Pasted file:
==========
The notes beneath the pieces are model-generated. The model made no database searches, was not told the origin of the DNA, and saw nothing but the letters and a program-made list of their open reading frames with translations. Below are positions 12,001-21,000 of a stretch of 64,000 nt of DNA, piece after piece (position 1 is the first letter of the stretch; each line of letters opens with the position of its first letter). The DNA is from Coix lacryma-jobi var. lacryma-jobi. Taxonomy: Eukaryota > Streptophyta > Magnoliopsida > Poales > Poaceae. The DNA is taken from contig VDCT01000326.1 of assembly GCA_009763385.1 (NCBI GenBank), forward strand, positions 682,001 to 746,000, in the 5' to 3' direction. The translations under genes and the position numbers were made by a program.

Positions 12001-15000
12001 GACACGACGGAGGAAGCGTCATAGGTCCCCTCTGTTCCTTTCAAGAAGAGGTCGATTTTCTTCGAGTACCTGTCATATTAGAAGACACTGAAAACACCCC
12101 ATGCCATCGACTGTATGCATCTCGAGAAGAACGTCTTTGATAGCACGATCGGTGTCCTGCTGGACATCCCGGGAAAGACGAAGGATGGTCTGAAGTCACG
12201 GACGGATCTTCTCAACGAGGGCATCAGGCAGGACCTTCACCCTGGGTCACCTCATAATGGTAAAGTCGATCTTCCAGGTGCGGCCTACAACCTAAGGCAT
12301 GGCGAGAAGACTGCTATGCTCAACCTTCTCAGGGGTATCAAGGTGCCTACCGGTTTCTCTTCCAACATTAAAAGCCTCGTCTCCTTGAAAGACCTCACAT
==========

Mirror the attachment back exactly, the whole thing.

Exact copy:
The notes beneath the pieces are model-generated. The model made no database searches, was not told the origin of the DNA, and saw nothing but the letters and a program-made list of their open reading frames with translations. Below are positions 12,001-21,000 of a stretch of 64,000 nt of DNA, piece after piece (position 1 is the first letter of the stretch; each line of letters opens with the position of its first letter). The DNA is from Coix lacryma-jobi var. lacryma-jobi. Taxonomy: Eukaryota > Streptophyta > Magnoliopsida > Poales > Poaceae. The DNA is taken from contig VDCT01000326.1 of assembly GCA_009763385.1 (NCBI GenBank), forward strand, positions 682,001 to 746,000, in the 5' to 3' direction. The translations under genes and the position numbers were made by a program.

Positions 12001-15000
12001 GACACGACGGAGGAAGCGTCATAGGTCCCCTCTGTTCCTTTCAAGAAGAGGTCGATTTTCTTCGAGTACCTGTCATATTAGAAGACACTGAAAACACCCC
12101 ATGCCATCGACTGTATGCATCTCGAGAAGAACGTCTTTGATAGCACGATCGGTGTCCTGCTGGACATCCCGGGAAAGACGAAGGATGGTCTGAAGTCACG
12201 GACGGATCTTCTCAACGAGGGCATCAGGCAGGACCTTCACCCTGGGTCACCTCATAATGGTAAAGTCGATCTTCCAGGTGCGGCCTACAACCTAAGGCAT
12301 GGCGAGAAGACTGCTATGCTCAACCTTCTCAGGGGTATCAAGGTGCCTACCGGTTTCTCTTCCAACATTAAAAGCCTCGTCTCCTTGAAAGACCTCACAT